As for the definition of "work", that's a little more variable. Most people I know -- indeed all of my friends who talked to me about it -- follow in Beyonce's stilettoed footsteps and cleanse to lose weight or jump start a weight loss plan. Others like Gwyneth Paltrow and Dr. Gittleman recommend detoxing for health purposes such as gaining energy, flushing out toxins, and "restarting" the body. While the latter is very subjective and is mainly supported by people saying things like "I just felt lighter and, you know, cleaner!", the former is pretty easy to quantify. Either you lose weight or you don't. Given those criteria I think it's safe to say that most cleanses work -- Beyonce and my Gym Buddy certainly lost plenty of weight.

Jillian Michael's Big Unanswered Question
One big problem with these plans is that you can't "cleanse" forever. And what happens when you return to eating again? A popular theory is that since the weight loss is mainly water and poop as soon as you start drinking and eating again the weight will return as well. Beyonce gained all 20 pounds back -- not that she seems at all sad about it, to her credit. But my main issue is that most detoxes are oozing with quick-fix smarminess. Jillian Michaels recently did an interview with a local radio station and before she came on the air, the radio show hosts explained that her P.R. rep had specifically forbade them from asking her any questions about her controversial pills. I was disappointed because I have wondered how someone who tells people every week on The Biggest Loser that the way to lose weight is through very hard work in the gym and a lot of self control in the kitchen can start schilling diet pills without her brain imploding from the contradiction. Instead we got to listen to five minutes of her promoting her new yoga DVD.

Perhaps she prefers to let her Cleanse and Burn system speak for itself. Martha Edwards over at That's Fit tried it out for the full two weeks and reported that while the cleanse pills made her "get the runs" and the burn pills made her "jittery" the side effects did lessen over time and she lost 3 pounds which made her happy although she qualifies her weight loss by explaining that she also made an effort to clean up her diet despite being told by the PR folk, "that's one of the selling points of the product ... no special diet is required." So what of my friend and her husband who also tried it out? My friend quit after the second day when she was knocked out by diarrhea and stomach cramps. She wasn't sure if it was the stomach flu which was making the rounds or rather really aggressive cleansing action from the pills. Either way she didn't finish her pack. Her husband however went through the whole thing and reported similar feelings to Edwards saying that he "pooped a lot" during the first week and spent the second week on a caffeine buzz. He did not lose any weight.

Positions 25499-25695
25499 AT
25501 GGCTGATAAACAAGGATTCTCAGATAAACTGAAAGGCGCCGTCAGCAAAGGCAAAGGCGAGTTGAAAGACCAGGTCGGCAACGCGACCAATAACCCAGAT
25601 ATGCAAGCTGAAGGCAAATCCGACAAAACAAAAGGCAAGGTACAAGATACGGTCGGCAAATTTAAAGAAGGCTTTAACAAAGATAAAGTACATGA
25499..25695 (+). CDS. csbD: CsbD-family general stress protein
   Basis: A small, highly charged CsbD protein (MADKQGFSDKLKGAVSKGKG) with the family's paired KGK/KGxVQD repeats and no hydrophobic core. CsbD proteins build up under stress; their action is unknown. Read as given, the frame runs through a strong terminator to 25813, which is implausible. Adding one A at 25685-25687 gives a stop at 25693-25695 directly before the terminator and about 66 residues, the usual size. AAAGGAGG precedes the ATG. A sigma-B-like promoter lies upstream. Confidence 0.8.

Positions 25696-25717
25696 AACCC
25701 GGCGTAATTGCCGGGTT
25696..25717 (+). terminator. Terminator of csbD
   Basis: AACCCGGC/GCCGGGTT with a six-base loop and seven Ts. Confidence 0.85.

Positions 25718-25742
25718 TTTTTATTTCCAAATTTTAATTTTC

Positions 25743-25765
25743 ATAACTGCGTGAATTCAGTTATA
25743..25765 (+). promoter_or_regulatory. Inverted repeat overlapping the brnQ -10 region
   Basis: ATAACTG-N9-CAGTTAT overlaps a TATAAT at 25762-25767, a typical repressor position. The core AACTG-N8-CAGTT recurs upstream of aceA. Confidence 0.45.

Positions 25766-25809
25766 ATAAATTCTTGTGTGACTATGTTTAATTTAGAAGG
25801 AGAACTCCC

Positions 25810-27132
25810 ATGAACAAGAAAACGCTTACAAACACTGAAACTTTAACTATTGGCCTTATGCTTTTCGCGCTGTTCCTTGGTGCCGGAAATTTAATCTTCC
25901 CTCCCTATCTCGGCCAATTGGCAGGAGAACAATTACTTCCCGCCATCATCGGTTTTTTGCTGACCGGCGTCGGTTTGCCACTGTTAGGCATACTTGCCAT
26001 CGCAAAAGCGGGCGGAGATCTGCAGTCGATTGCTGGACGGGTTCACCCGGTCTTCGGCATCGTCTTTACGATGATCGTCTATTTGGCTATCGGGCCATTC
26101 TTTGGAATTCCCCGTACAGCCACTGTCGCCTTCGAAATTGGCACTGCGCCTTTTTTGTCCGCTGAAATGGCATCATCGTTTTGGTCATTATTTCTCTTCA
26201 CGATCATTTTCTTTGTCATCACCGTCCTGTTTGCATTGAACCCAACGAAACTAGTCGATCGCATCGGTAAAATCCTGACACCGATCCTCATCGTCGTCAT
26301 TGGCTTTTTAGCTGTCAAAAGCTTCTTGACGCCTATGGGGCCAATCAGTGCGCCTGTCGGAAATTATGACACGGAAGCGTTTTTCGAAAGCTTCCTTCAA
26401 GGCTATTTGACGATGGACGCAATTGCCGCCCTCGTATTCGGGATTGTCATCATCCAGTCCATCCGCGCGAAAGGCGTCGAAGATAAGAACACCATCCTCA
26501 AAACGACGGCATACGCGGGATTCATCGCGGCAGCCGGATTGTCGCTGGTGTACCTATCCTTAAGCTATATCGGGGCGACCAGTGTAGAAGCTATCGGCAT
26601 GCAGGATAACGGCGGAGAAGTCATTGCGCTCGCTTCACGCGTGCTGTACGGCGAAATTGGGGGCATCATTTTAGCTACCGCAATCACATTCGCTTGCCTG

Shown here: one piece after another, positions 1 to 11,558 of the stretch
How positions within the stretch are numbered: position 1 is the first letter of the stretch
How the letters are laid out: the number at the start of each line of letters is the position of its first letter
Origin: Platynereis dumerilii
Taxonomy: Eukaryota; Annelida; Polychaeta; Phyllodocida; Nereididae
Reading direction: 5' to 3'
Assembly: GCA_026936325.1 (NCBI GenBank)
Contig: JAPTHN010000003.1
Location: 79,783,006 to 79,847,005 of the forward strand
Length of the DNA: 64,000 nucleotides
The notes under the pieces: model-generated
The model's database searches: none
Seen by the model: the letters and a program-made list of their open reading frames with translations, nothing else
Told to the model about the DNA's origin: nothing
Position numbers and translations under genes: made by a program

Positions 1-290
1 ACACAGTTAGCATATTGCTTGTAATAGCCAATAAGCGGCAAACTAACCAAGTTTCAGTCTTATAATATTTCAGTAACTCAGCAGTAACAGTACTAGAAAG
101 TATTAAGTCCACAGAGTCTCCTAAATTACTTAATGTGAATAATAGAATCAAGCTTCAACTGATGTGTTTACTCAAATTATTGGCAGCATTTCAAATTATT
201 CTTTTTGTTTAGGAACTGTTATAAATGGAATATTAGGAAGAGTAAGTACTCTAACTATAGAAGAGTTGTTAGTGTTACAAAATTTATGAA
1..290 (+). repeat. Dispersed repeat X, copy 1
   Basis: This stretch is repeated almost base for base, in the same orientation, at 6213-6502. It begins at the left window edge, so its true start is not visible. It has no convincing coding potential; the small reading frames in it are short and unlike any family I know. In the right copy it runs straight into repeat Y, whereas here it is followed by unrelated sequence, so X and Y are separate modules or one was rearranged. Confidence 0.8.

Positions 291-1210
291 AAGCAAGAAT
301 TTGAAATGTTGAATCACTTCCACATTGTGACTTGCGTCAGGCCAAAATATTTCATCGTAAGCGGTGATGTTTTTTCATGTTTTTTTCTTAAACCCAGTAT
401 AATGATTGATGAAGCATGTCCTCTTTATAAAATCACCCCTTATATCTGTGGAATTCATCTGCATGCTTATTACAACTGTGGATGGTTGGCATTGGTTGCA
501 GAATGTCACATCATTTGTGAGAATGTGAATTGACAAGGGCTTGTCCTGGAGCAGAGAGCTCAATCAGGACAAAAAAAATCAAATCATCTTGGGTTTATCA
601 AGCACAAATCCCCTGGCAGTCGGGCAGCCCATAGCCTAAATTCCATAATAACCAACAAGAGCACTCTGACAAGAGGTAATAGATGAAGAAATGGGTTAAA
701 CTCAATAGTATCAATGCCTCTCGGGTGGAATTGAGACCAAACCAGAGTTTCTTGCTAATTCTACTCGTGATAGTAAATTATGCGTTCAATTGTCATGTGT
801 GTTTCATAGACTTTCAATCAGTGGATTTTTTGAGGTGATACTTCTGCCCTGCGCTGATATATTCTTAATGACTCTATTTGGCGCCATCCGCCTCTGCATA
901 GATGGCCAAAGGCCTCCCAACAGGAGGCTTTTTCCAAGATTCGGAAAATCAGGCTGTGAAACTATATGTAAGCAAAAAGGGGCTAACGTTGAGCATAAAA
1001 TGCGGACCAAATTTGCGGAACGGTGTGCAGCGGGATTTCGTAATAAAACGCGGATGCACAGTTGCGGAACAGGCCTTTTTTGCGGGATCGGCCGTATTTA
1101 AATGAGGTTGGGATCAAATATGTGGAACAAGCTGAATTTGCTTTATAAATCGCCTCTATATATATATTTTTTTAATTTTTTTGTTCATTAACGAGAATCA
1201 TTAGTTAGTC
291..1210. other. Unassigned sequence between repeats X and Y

Conclusions
I have no conclusions for you. Honestly I am really conflicted about this subject still. And normally I would try it out myself (oh yes I would!) so I could see how it made me personally feel but I'm nursing and I'm not about to take any risks with my baby's food supply. On one hand, there is no reputable research that cleanses and detoxes lead to long-term weight loss or health improvements. But on the other hand there are a lot of people who certainly think they do. So now I'm asking you -- any of you tried a cleanse or detox? What was your goal in doing it (i.e. weight loss or health improvement)? Did it work? Anyone else find Jillian exhaustingly hypocritical?